Thursday, September 30, 2010

Hidcote and Kiftsgate


When we starting planning our England trip, it was clear that it was going to take a little schedule juggling to balance all the places we wanted to visit with the sometimes limited opening hours of privately owned properties.  We almost decided not to go to Gloucestershire, since we were driving all the way from Cambridge (and then back to Windsor), just to visit two gardens.  The factor that pushed us over the edge, however, was that the two gardens were Hidcote and Kiftsgate.  After driving two hours from Cambridge to Gloucestershire, then another two back to Windsor, I can confidently say that it was definitely worth it!

I was completely enamored of Hidcote almost from the first second.  Just seeing this incredible shade of blue used on the gates and other accent pieces on the property made me fall in love with this garden.  To make it even better is the fact that Hidcote is  "all about the plants." 
Hidcote is the garden at which the concept of "garden rooms" was really started and developed, one of them being The Red Border, below.
                                  
I loved this combination of hot pinks and orange crocosmia. 
The Beech Allee is very impressive, appearing to go on for miles. 
The greenhouse shelters lots of beautiful tender plants. 
A view from inside a building into the entrance court also caught my eye.

After leaving Hidcote on a complete gardening "high," I don't think I was fully prepared for how incredible Kiftsgate Garden is.  Since it's directly across the street from Hidcote, it's easy to combine the two gardens in one day.  The difference, of course, is that Hidcote is a National Trust property, and Kiftsgate is privately owned and inhabited. 
To say that this garden is "wild" is an understatement.  In some areas it appears as though the four generations of women gardeners are on a quest to see just how large something can grow before it completely engulfs the house.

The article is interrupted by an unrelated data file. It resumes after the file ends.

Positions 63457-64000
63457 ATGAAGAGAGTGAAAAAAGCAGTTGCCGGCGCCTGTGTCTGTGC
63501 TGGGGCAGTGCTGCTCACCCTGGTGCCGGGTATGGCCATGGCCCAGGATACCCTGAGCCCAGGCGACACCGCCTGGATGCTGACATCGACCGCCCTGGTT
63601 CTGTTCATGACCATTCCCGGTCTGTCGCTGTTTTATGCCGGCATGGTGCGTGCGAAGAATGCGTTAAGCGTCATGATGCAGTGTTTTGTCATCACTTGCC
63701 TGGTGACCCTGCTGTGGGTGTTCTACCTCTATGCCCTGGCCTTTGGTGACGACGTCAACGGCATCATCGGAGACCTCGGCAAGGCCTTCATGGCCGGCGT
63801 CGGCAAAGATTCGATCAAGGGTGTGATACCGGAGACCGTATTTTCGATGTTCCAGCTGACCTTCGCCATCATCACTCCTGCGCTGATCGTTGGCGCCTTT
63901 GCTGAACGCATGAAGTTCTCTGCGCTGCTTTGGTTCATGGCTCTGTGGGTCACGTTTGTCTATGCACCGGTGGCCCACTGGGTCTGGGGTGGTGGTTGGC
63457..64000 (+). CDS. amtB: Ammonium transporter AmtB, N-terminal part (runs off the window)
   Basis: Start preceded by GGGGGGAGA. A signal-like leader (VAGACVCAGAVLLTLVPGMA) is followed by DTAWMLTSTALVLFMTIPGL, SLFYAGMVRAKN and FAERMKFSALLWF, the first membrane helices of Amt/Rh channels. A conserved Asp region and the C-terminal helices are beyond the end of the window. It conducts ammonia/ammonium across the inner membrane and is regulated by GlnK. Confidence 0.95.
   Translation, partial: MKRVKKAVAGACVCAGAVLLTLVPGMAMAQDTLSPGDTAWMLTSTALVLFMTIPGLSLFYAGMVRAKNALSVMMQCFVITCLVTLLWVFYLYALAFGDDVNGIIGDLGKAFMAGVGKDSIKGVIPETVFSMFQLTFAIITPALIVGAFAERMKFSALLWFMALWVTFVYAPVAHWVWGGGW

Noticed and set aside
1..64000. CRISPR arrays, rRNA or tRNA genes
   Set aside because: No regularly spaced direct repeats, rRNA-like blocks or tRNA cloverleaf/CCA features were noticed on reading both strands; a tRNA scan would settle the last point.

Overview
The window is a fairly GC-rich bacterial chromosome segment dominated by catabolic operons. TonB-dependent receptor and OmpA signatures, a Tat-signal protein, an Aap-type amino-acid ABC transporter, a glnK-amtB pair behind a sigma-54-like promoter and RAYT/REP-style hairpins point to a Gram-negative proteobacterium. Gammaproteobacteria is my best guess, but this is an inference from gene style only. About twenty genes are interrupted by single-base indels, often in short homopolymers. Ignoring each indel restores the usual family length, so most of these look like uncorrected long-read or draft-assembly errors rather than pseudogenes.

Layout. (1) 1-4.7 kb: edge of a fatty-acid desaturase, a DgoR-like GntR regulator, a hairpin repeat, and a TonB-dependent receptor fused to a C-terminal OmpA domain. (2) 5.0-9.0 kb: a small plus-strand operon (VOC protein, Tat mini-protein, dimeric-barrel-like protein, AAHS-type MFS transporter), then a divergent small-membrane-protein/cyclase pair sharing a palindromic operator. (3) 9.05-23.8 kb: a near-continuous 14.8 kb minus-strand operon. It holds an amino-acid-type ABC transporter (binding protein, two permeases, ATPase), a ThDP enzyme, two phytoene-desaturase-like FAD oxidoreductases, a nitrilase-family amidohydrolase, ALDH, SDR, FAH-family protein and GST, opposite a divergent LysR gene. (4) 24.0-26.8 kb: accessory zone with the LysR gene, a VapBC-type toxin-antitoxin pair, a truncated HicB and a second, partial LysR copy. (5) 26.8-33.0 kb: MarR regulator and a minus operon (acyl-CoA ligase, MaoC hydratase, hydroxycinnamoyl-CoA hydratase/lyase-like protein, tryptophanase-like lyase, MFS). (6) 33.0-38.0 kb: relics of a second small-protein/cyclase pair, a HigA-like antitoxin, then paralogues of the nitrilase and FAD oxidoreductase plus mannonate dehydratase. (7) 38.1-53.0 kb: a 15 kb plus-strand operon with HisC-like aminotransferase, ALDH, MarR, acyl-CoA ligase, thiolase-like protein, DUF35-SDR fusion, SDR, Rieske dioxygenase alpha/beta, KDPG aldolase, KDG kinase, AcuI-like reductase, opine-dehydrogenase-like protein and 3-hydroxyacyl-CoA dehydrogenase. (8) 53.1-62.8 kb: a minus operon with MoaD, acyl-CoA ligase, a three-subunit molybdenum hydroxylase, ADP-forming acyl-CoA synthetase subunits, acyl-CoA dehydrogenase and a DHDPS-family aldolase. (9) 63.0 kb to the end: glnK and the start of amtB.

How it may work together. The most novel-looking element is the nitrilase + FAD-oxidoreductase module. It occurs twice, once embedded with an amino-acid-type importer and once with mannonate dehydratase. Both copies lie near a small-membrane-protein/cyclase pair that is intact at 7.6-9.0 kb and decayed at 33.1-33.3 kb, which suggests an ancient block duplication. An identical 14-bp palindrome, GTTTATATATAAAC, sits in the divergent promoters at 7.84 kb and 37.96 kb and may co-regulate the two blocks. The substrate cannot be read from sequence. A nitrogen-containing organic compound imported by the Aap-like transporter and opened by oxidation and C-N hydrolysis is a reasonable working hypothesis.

Down an incredibly steep hill is the relatively new pool, which is a structural masterpiece in its own right.  The black lining of the pool makes it all the more impressive. The contemporary structure shown is the cabana.
Back up the hill at the main house, another distinctive blue is used in this garden, here on a door leading from one garden room into another. 
This reflecting pool is a fairly recent addition to the garden at Kiftsgate, replacing an unused tennis court.  You need to enlarge this photo to really get the full effect.  Each of those tall copper leaves is dripping water down into the pool. 
This final shot shows another angle of this beautifully controlled "out of control" garden.  This is definitely a pair of gardens that are worth an extra drive!

9 comments:

  1. Hi Tim, Thank You so much for sharing your garden tour with us. It is just so beautiful and green over there.

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  2. Welcome to England, Tim!

    Hidcote & Kiftsgate are rather special and I am so pleased you made the effort to get to them. And, of course, they are in my 'neck of the woods' so you will have seen how beautiful the Cotswold countryside is. You were tantalisingly close to the secret valley!

    Have a great vacation and we look forward to hearing more of your thoughts and impressions of your time here.

    Johnson

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  3. Your photography is fabulous.

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  4. Hidcote was my favorite garden on my trip to England. We almost missed it as the area was having torrential rains. We decided to have lunch there (absolutely delicious) and after, the rain lifted enough for us to enjoy the garden all to ourselves.

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  5. Hidcote would be on my must list. Did you get to Sissinghurst?

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  6. Tim,
    Thank you for sharing your tour. Your pictures have brought back so many memories, it is like being in my youth and seeing all the gardens once again.

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  7. Such a beautiful garden! great shots.

    http://youcanfacetodaybecausehelives.blogspot.com

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  8. Tim,

    you seem to have had the most packed itinery ever!

    You've probably seen more of England than I have and I lived all my life there up until 2003 ha, ha.

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